The digital revolution has brought a transformation in education in the U.S. and abroad. According to the U.S. Department of Education, the majority of high schools and universities in 48 states and the District of Columbia now incorporate at least one form of online learning in their curricula.
After two decades of steadily-evolving online educational offerings, students and teachers can now find virtually any paradigm for pursuing their academic goals.
Alongside online programs offered for credit, Massive Open Online Courses (MOOCs) are also gaining popularity. Although they generally do not offer school credit or grades, MOOCs are integrated into a broad spectrum of high school and college curricula.
MOOCs often spawn from platforms like YouTube and online education corporations such as Khan Academy and Coursera. They offer open-access explanatory videos that put students in full control, enabling them to learn at their own pace and rewatch lessons.
“You sit in a chair, and the teacher tries to project knowledge at you — some of it sticks; some of it doesn’t,” said Sal Khan, founder of educational platform Khan Academy, in a Technology, Entertainment and Design (TED) talk in 2014. “That’s not an effective way to learn. Worse, it creates a mindset of, ‘You need to teach me,’ so when you’re on your own, you think, ‘I can’t learn.’”
According to Dhawal Shah, founder of online course search engine Class Central, currently, close to 800 universities have created more than 8,000 MOOCs.
Although MOOCs themselves are not graded, many schools recognize them as valuable educational content that, in tandem with credit-bearing courses, help qualify enrollees for diplomas.
Still, educators don’t believe that schools will transport entire school curricula online in the near future due to constraints in areas of course regulation, student access to technology and student-to-teacher interactions.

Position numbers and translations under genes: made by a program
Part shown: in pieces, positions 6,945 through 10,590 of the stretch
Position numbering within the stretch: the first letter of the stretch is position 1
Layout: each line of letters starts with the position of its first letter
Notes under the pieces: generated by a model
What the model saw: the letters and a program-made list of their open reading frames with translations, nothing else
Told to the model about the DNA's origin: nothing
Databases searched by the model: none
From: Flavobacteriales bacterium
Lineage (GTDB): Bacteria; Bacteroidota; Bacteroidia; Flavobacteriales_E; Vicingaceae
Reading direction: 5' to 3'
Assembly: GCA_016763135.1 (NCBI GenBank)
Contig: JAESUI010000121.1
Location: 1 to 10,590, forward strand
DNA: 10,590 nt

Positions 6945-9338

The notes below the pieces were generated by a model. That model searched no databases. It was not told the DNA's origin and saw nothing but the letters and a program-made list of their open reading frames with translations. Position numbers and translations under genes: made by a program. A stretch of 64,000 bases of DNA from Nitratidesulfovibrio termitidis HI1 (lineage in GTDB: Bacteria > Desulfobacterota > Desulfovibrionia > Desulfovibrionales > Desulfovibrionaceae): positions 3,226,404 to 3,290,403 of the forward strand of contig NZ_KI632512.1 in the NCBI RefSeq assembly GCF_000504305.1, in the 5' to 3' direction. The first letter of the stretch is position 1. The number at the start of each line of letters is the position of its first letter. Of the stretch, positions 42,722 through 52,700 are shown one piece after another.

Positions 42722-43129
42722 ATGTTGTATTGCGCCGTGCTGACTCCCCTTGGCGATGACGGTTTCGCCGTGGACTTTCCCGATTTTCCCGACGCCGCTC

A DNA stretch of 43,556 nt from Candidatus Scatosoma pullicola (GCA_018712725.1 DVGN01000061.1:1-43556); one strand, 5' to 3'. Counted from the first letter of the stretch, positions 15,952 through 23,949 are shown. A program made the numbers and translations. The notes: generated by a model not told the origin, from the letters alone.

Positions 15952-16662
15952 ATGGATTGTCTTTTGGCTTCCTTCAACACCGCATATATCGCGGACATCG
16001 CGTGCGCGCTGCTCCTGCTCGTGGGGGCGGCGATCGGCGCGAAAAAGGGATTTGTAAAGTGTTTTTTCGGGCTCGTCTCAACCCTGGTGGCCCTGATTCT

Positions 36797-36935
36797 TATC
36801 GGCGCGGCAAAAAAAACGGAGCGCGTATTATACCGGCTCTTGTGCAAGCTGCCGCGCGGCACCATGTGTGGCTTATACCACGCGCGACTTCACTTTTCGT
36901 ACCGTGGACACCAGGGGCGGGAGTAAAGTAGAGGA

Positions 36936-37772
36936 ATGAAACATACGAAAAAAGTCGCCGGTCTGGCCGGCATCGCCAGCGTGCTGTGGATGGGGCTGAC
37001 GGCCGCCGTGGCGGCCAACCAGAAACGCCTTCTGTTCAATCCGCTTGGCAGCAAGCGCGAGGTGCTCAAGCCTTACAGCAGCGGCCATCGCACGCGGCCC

Online learning seems poised to meet a specific need in the future of education: providing additional choices to motivated, self-directed learners, and complementing traditional teaching as another tool for engaged teachers.
“We live in a world now where you have so many resources, and if you have the correct mindset, you can pull them. A lot of times you absolutely need that human being to motivate you to keep you engaged, to give you that extra little insight, but there is a lot of resources that can be the first line of attack.”
MOOCs join an array of online educational offerings. In blended learning programs, teachers deliver a portion of their coursework in a traditional classroom setting and provide the rest online for students to access on their own time. According to virtual learning company Blackboard, 76 percent of educators surveyed believe that blended learning benefits students’ mental health and academic achievement.
Currently, Paly offers 12 blended courses with a total of 618 enrollments. Advanced Placement (AP) Biology, for example, has been remodeled as a blended class and has gone fully online.
“The blended model helps students that work independently and can do a lot on their own, and those who don’t need me to talk them through every little assignment,” said AP Biology teacher Erik Olah. “I’m always available if [students] need help, but they don’t have to be with me for the process. We now have the ability to be online, and me being able to track progress online allows for the blended model [to work].”
Olah said that the Palo Alto Unified School District does not allow certain classes, especially in the sciences, to be fully online because of the hands-on classwork, such as laboratory experiments. However, the blended course model allows for the balance between online and traditional learning.
The flipped classroom approach reverses traditional expectations. Instead of absorbing content at school and then completing complementary work outside of class, students can watch recorded lectures on their own time and then receive teacher assistance as they complete homework assignments.//
Online education allows students to customize their learning experiences.